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Is the Quarantine a Time for Wasting or Artistic Growth?

Joe Maier of Every Show Joe says don't go.
Joe Maier of Every Show Joe says don't go.
Wayne Frost

Inspiration can be hard to come by these days in the local arts and music community, but many are forging ahead and finding their own ways to stay connected and creative.

We reached out to several members of the arts community to see what they are doing to stay motivated and positive while following social distancing guidelines.

Joe Maier — Every Show Joe

Since I do video and photo content, I've been working to stay motivated in a few ways:

First, I've been trying to share information on ways to financially support some of our musicians and venues. Second, I've been trying to keep up with video content like my slightly renamed show (Every Show Joe Says Not Go!) during the outbreak. [There's a] Concerts to Consoles episode where I play video games and interview musicians. Third, while it may be hard to actually go out to photograph a band right now, my "pile of shame" is there, ready to work on. My goal is to bring a smile to someone's face right now. Hopefully, my craft will help show people a little sparkle in what sometimes can be a little overbearing of negative news.

Brian Sweis — Partners That Heal (Phoenix Theatre), Essential Theatre

I’d be lying if I said it hasn’t been difficult to remain motivated. Much of my work is in service to others through different forms of performance outreach. There are definitely moments when I find myself unmotivated, feeling I’m without a purpose.

I am finding a silver lining. It’s so easy to get stuck in a routine, make excuses, procrastinate, and end up with tunnel vision as you go through your daily life … until that routine suddenly gets upended by no choice of your own. We’ve all been given a lot of something that we always say we never have enough of: time. For me, it’s been time to clean house, literally and figuratively. I think the “when I have time” time is now. What I lack in motivation, I make up for in optimism.

Sid Rhea likes donating her time to the cause.
Sid Rhea likes donating her time to the cause.
Andrew Brown

Sid Rhea — Poster Artist/Muralist


It helps to keep pushing forward and spending the downtime to work on techniques that I have been wanting to work on, but haven't had the time. I am fortunate enough to still have a full-time creative job, so now I found an opportunity to donate my time and art to benefit industries that are getting hit hard right now by designing art for merch and posters for local events. Being able to help those who need it most right now can be very fulfilling and bring a sense of community in a physically disconnected world. Doing it through art is even better.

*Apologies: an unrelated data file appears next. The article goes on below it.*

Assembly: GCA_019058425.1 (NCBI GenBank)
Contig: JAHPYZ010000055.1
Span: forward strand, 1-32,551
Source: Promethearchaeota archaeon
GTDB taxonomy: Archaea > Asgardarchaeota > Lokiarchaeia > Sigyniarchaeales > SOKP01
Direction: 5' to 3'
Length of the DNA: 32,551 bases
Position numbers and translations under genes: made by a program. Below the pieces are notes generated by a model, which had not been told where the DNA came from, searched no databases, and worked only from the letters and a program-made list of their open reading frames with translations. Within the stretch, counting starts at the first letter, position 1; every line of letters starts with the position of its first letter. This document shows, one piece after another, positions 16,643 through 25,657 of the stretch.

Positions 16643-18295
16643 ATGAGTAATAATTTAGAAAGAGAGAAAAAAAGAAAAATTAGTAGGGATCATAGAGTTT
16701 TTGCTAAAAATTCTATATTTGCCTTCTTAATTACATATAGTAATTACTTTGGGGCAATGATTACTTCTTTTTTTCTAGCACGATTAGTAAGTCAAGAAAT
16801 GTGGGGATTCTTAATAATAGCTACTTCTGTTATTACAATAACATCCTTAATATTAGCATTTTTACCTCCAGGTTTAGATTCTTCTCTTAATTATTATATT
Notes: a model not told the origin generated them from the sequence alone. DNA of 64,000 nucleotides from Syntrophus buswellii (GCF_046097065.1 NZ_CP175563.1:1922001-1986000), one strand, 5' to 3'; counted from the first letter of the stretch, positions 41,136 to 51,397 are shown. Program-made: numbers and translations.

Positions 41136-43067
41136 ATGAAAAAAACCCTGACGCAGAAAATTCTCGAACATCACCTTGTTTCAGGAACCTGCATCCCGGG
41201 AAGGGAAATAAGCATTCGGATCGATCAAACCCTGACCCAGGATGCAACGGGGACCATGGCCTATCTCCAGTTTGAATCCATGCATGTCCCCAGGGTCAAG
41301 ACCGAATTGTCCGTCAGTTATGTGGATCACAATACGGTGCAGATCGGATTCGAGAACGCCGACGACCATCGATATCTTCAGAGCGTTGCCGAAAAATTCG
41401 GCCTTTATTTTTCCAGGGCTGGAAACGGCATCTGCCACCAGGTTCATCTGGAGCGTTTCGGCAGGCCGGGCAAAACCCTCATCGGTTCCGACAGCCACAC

I also think it is important to take care of mental health right now and pay attention to nutrition and movement habits. Things like forcing myself to drink a bottle of water instead of my eighth cup of coffee and practice some yoga instead of taking an excessively long nap are proving to be beneficial to my overall attitude, and help give me a more positive outlook on everything.

Jayarr Steiner — Artist/Muralist

My motivation comes from a deep-rooted fear of failure. For about a week, I was in a hole. I had to remind myself that to survive as an artist, I have go harder than I was before COVID-19 hit. This is not the time to slow down. This is when you transform what you are feeling into art. Keep your foot on the gas. People need art in tense times. People need to smile and experience beauty. People want to know that things are [going to be] okay.

Cori Rios has been reconnecting with music during the quarantine.
Cori Rios has been reconnecting with music during the quarantine.
@tonigphoto

Cori Rios — The Hourglass Cats/AiRizona

During this time of quarantine, I've spent a good amount of my time reconnecting with the feeling of just doing music and art just for the fun of it. It's given me a lot of time to start writing again ... even if no one will ever hear it.

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The quarantine has also given me a huge amount of time to practice and learn more about my crafts thanks to all the hours of YouTube lessons out there. I can't wait to start seeing the amount of work all the artists around the world have been creating during this time.

Camille Sledge of PAO and Sister Sledge takes a different approach.EXPAND
Camille Sledge of PAO and Sister Sledge takes a different approach.
Chris Loomis

Camille Sledge — Phoenix Afrobeat Orchestra/Sister Sledge/Phoenix School of Hip Hop

I'm just not interested in doing online concerts that you see everybody else doing on Facebook Live and Instagram. I am here really thinking about how I can be creative and really market myself differently in music. I don't know if there's this box that says everybody has to do this, or that's the only way that we can be our creative selves right now. I think this is a time where God is forcing us all to sit down and really have a look at what everyone else is doing because that's always been my plank: Never do what they do.

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